Just two months ago I wrote about Wisconsin Governor Scott Walker’s dual attacks on his state’s flagship university. Walker, who is currently running for the Republican nomination for President, is moving to eliminate tenure for professors at the University of Wisconsin, while at the same time implementing an enormous $250 million budget cut.

This week we learned a new reason why Gov. Walker cut that $250 million: He wants to give it to wealthy hedge fund managers to build a new basketball arena for the Milwaukee Bucks.

No kidding. I can only imagine what my colleagues at the University of Wisconsin are thinking.

Inside Higher Education:

Colleges and higher ed lobbyists are refining their attacks against House Republicans’ proposed tax overhaul, taking aim at provisions that would significantly affect institutional operations as the tax plan goes under the microscope.

Several proposals to raise taxes on wealthy colleges and universities came under fire, including a 1.4 percent excise tax on private university endowments valued at $100,000 or more per full-time student and a 20 percent excise tax on employee compensation above $1 million at all nonprofit entities. So did another proposal that would raise the cost of construction for private colleges, rich and poor, by eliminating tax-exempt private-activity bonds.

The changes would harm colleges’ financial health, drive increased costs for students and harm colleges’ ability to attract top talent to key positions, opponents say. Those arguments join criticisms of other pieces of the tax plan that could directly affect students, such as ending student loan interest deductions, eliminating part-time students’ ability to receive education tax credits and imposing new taxes on tuition assistance.

As a whole, the tax plan is notable for the numerous ways it targets higher education in order to pay for Republicans’ political priorities, like cutting corporate taxes and simplifying the individual tax code. That likely signals a difficult political path ahead, according to some observers who see wealthy institutions as actors that have long abused a friendly tax code and have now missed their chance to reform their behavior and negotiate in good faith over policy changes. To many in higher education, the proposals represent a punitive slap at institutions serving the country in many ways.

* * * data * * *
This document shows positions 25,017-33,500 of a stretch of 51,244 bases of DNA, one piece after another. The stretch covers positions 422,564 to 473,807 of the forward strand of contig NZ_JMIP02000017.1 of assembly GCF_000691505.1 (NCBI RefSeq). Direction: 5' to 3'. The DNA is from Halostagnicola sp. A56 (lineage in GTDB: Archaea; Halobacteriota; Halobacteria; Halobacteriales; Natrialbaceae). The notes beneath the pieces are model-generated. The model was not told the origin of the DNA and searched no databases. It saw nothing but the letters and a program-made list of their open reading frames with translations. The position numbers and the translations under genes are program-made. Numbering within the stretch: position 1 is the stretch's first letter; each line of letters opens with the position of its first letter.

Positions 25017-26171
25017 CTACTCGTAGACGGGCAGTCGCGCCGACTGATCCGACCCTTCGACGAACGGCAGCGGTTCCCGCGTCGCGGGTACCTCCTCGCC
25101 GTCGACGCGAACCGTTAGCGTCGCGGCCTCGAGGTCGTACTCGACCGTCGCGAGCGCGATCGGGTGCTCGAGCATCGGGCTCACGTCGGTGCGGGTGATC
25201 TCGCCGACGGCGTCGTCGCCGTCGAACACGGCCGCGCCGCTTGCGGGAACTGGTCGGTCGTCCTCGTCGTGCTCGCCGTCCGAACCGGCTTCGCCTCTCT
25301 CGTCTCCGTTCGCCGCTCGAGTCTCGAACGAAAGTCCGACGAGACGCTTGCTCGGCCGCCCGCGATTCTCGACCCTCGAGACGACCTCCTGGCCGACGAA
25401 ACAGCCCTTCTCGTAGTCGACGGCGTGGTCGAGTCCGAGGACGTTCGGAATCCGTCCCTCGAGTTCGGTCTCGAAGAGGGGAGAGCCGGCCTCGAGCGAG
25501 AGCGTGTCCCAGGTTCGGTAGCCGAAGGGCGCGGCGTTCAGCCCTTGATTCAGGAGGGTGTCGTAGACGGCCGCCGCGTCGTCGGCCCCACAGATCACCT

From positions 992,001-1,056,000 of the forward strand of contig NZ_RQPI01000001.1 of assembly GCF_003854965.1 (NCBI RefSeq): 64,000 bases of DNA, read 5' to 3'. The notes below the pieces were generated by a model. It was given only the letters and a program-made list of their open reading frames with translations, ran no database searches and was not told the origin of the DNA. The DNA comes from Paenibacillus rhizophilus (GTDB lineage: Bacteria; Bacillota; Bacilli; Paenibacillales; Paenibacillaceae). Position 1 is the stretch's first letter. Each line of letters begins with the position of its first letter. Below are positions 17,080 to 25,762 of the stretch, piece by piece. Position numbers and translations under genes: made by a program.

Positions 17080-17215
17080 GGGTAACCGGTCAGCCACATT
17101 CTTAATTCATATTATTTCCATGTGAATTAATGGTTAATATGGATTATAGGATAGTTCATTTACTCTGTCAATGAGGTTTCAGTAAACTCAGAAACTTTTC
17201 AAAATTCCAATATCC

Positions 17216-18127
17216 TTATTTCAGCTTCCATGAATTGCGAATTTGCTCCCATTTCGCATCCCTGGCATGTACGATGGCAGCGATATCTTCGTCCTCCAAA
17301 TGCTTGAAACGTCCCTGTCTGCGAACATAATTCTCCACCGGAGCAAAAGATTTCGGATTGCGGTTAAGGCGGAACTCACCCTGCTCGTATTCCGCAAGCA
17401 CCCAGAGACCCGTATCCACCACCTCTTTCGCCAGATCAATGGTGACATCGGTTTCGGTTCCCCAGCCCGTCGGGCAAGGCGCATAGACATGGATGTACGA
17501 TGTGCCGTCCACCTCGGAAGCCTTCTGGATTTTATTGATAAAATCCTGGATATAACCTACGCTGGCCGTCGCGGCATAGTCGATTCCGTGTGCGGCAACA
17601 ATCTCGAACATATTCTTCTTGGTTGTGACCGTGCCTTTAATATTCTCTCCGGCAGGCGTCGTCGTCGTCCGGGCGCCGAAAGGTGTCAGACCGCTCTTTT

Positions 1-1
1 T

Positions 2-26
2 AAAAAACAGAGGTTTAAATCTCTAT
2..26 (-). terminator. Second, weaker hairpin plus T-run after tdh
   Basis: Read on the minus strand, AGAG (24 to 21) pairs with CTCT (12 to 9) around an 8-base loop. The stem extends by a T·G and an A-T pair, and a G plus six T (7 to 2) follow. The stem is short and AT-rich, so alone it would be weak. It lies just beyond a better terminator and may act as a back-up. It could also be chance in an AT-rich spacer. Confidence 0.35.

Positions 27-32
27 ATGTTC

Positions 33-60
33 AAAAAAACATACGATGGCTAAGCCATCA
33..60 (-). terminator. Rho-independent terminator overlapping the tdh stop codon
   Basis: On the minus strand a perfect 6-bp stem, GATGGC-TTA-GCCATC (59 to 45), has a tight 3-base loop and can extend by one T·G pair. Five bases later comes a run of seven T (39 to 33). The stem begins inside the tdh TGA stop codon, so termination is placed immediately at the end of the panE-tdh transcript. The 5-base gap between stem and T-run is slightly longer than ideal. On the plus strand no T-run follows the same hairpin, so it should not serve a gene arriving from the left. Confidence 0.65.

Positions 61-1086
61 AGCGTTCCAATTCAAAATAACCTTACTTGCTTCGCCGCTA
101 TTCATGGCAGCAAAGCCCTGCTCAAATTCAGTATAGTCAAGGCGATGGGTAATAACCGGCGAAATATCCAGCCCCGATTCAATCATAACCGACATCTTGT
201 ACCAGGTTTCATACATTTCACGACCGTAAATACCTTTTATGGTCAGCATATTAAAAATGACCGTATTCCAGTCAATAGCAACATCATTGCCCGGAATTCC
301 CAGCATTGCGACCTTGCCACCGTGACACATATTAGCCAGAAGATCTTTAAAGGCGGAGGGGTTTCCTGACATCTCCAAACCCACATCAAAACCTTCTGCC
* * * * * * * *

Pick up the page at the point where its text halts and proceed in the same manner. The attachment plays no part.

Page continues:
5 Responses to ““We Love the Poorly Educated!” Trump, GOP, Take Aim at Higher Education”

  1. webej Says:

    What a disaster.
    But the “costs” are also ridiculous.

  2. Meanwhile, the carried interest loophole appears to be safe.

  3. metzomagic Says:

    Pretty soon, the only people who will be able to afford a PHD will be rich kids – a self-reinforcing elite 😦 What Trump and the Rethuglicans are doing is patently disastrous for the future of education in our country. Not to mention the all too obvious trashing of the environment.

    But the voters who are turning a blind eye to what Trump and co. are doing to the country will vote these self-serving idiots in again. All because Trump promised: “Less taxes! And I’ll get your jobs back!”. Less taxes for the super-rich and more jobs for his cronies is more like it. Could have told you that 2 years ago. He’s drained the swamp, alright… and filled with with a more vicious species of alligator.

  4. Andy Lee Robinson Says:

    Education is a threat to Republicanism so it has to keep the population ignorant, like convincing chickens that KFC has their best interests at heart.

    Greedy conscienceless sociopaths milk the system, and the conned ignorant keep supplying the milk, so more ignorance=more milk.

    This is how revolutions begin and civilizations end.

  5. […] In Trump’s America, pesky scientists cannot be allowed to spread their dangerous “facts”. […]